private static final String DEFAULT_VIEW_ATTRIBUTE_NAME = "view";

    private String defaultLayout = DEFAULT_LAYOUT;
    private String viewAttributeName = DEFAULT_VIEW_ATTRIBUTE_NAME;

    public void setDefaultLayout(String defaultLayout) {
        Assert.hasLength(defaultLayout);
        this.defaultLayout = defaultLayout;
    }

    public void setViewAttributeName(String viewAttributeName) {
        Assert.hasLength(defaultLayout);
        this.viewAttributeName = viewAttributeName;
    }

    @Override
    public void postHandle(HttpServletRequest request, HttpServletResponse response, Object handler, ModelAndView modelAndView) throws Exception {
        if (!modelAndView.hasView()) {
            return;
        }
        String originalViewName = modelAndView.getViewName();
        if (isRedirectOrForward(originalViewName)) {
            return;
        }
        String layoutName = getLayoutName(handler);
        modelAndView.setViewName(layoutName);
        modelAndView.addObject(this.viewAttributeName, originalViewName);
    }

    private boolean isRedirectOrForward(String viewName) {
        return viewName.startsWith("redirect:") || viewName.startsWith("forward:");
    }

    private String getLayoutName(Object handler) {
        HandlerMethod handlerMethod = (HandlerMethod) handler;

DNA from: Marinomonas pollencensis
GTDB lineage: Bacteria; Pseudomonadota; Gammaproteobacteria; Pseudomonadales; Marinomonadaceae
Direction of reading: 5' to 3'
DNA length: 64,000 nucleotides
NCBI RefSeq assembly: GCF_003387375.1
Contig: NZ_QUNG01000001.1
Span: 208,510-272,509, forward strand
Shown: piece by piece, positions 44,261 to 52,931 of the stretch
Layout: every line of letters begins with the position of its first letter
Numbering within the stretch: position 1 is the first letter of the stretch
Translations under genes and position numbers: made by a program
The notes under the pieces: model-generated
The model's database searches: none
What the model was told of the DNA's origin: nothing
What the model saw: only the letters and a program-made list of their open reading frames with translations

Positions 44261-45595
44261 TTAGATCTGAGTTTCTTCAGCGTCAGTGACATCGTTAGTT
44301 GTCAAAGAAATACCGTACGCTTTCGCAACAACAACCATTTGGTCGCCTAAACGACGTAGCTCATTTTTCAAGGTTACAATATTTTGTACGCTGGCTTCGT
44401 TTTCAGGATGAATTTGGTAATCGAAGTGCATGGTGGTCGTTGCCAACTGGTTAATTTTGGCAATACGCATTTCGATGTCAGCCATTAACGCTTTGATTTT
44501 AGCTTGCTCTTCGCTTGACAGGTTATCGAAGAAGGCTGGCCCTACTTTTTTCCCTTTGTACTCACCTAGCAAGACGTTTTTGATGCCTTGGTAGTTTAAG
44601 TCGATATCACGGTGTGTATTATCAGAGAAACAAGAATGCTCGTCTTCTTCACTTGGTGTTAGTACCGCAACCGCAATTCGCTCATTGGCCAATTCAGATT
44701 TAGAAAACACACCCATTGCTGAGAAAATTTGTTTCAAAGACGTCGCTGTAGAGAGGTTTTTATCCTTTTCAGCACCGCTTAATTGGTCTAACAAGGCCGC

Layout layout = getMethodOrTypeAnnotation(handlerMethod);
        if (layout == null) {
            return this.defaultLayout;
        } else {
            return layout.value();
        }
    }

    private Layout getMethodOrTypeAnnotation(HandlerMethod handlerMethod) {
        Layout layout = handlerMethod.getMethodAnnotation(Layout.class);
        if (layout == null) {
            return handlerMethod.getBeanType().getAnnotation(Layout.class);
        }
        return layout;
    }
}

As you can see method level annotation is more important than type level annotation, which gives some flexibility. In addition, I added a possibility to configure the interceptor. I thought, that setting the default layout name and view attribute name may be useful.

Summary

The presented solution may need some polishing in order to use it in production, but it shows how simply we can build template layouts without adding extra libraries to our project and utilizing only core Thymeleaf features. Please share you comments and opinions about the solution.